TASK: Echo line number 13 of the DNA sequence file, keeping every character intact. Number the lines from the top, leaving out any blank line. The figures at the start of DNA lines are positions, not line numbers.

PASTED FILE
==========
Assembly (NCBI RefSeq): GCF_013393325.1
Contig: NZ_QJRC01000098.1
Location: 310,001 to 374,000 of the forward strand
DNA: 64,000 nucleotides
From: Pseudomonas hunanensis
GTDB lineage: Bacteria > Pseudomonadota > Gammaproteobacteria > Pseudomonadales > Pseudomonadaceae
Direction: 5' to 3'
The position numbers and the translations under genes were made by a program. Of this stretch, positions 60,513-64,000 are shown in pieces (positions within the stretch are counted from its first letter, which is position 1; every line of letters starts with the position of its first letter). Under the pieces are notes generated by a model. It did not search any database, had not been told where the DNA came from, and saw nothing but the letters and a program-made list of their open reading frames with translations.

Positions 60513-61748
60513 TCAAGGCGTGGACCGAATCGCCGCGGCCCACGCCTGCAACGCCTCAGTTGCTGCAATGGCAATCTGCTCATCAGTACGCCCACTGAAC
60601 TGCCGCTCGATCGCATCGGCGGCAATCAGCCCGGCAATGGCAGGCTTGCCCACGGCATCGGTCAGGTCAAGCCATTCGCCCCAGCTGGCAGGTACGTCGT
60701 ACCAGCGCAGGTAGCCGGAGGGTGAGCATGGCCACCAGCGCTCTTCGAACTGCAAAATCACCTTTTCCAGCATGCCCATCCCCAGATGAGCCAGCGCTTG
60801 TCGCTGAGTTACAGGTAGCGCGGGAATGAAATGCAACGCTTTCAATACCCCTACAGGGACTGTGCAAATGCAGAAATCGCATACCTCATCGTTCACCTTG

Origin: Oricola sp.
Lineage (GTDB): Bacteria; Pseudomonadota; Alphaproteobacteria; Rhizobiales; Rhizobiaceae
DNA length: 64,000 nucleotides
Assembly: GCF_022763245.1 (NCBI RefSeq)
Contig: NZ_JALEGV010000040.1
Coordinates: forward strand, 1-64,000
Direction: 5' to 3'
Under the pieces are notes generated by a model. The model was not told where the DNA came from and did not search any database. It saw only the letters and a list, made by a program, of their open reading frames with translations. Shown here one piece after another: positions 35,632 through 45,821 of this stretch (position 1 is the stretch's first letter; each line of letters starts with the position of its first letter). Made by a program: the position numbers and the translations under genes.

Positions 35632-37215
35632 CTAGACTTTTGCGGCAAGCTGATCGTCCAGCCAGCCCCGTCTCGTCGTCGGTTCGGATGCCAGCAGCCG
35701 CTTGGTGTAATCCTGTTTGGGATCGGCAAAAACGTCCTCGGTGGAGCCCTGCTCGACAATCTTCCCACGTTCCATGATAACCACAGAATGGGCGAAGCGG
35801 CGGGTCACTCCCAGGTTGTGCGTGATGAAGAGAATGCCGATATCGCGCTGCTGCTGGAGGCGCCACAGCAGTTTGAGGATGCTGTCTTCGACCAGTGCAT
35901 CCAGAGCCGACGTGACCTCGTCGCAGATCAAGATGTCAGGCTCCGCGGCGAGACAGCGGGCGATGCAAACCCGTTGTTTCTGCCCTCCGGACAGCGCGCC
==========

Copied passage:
60801 TCGCTGAGTTACAGGTAGCGCGGGAATGAAATGCAACGCTTTCAATACCCCTACAGGGACTGTGCAAATGCAGAAATCGCATACCTCATCGTTCACCTTG